In the museum's show there are four series on view, ranging from 4 to 12 images each. The subjects include gay men, a woman and a male hemophiliac. The photographs, taken over a period of months, chronicle both the visible signs of the progress of the disease and the inner torment it creates.
The result is overwhelming, since one sees not only the wasting away of the flesh (in photographs, emaciation has become emblematic of AIDS) but also the gradual dimming of the subjects' ability to compose themselves for the camera. What each series begins as a conventional effort to pose for a picture ends in a kind of abandon; as the subjects' self-consciousness disappears, the camera seems to become invisible, and consequently there is almost no boundary between the image and ourselves.
In the case of Thomas Moran, whom Nixon photographed from August 1987 until shortly before his death in February, the progression from posed portrait to tacit acceptance of the camera's presence is especially vivid. In the sequence's first image, mother and son look out at us, embracing and apparently consoling each other. At the sequence's end, the young man's eyes again look in our direction, but they seem focused on infinity. Here, and in the other sequences, Nixon fashions complex meanings from one of the most basic elements of photographic portraiture, the subject's gaze.
In their openness to the emotional potential of photographs, Nixon's portraits of people with AIDS show the influence of another side of his picture-taking - that involved with his family. Since the mid-1970's, he has taken yearly group portraits of his wife and her three sisters, and in the mid 1980's he made a number of images of his two infant children. These images, which serve to temper the otherwise sobering tenor of the exhibition, are filled with vitality and a sense of the future. They also represent the nearest the photographer gets to expressing conventional sentiment.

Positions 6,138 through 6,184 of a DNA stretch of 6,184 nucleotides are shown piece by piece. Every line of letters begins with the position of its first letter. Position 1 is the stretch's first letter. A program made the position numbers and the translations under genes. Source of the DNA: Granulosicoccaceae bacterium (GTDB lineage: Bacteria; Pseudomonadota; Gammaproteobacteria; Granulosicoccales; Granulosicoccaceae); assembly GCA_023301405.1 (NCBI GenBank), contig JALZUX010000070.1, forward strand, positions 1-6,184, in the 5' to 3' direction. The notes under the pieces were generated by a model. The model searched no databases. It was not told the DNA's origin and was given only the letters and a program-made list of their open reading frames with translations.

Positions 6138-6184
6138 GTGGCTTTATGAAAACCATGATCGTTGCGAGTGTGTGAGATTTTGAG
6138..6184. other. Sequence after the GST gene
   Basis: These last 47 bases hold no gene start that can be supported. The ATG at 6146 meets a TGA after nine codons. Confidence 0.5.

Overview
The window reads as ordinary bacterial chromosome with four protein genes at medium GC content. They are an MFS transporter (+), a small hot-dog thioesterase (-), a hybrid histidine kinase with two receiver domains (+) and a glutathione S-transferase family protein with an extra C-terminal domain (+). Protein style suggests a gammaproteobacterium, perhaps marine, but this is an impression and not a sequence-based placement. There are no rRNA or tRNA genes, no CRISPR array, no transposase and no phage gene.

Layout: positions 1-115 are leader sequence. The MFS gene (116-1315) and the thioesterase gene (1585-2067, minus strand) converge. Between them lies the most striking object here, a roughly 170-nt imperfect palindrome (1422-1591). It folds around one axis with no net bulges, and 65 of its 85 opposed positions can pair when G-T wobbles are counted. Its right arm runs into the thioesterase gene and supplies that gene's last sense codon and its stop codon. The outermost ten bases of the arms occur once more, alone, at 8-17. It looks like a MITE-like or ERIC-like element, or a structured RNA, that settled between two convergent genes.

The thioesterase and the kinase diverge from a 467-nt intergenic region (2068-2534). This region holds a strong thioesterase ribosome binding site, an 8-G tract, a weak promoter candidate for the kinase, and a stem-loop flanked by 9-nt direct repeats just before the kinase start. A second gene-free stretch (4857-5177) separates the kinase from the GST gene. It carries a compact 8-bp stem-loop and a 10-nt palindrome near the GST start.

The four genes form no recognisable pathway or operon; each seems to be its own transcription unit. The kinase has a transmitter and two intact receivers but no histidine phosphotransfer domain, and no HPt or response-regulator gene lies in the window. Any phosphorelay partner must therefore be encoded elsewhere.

The family photographs provide a precedent for the AIDS portraits in terms of both their methodology and their emotional resonance. The much-published series of yearly group portraits, for example, may have inspired Nixon to work in sequence in his AIDS images, as a way of showing the passage of time. Like the pictures of his children, the AIDS portraits are essentially private moments made public, but with a difference: the family pictures have no wider social consequences. As a result, they seem less significant - and surely less demanding - than Nixon's pictures of the poor, the aged and the ill.
Compared to other attempts to photograph current social problems - notably, Rosalind Solomon's ''Portraits in the Time of AIDS,'' shown in June at the Grey Art Gallery - Nixon's pictures seem to be translucent. They are largely without any stylistic inflection that would divert our attention from the subject to the photograph itself. Nor do they aim for dramatic effects of the kind W. Eugene Smith felt were necessary to capture the public's attention.
While Mr. Galassi's remarks at the close of his catalogue essay that ''as the work has matured it has grown closer in spirit to Diane Arbus's work,'' the more obvious precedent for Nixon's approach is Walker Evans - specifically the Evans who took the portraits found in ''Let Us Now Praise Famous Men.'' Like Evans, Nixon has perfected a style that seems to be no style at all, so that for a brief and magical moment what he shows us, and how he chooses to shows it, appear synonymous.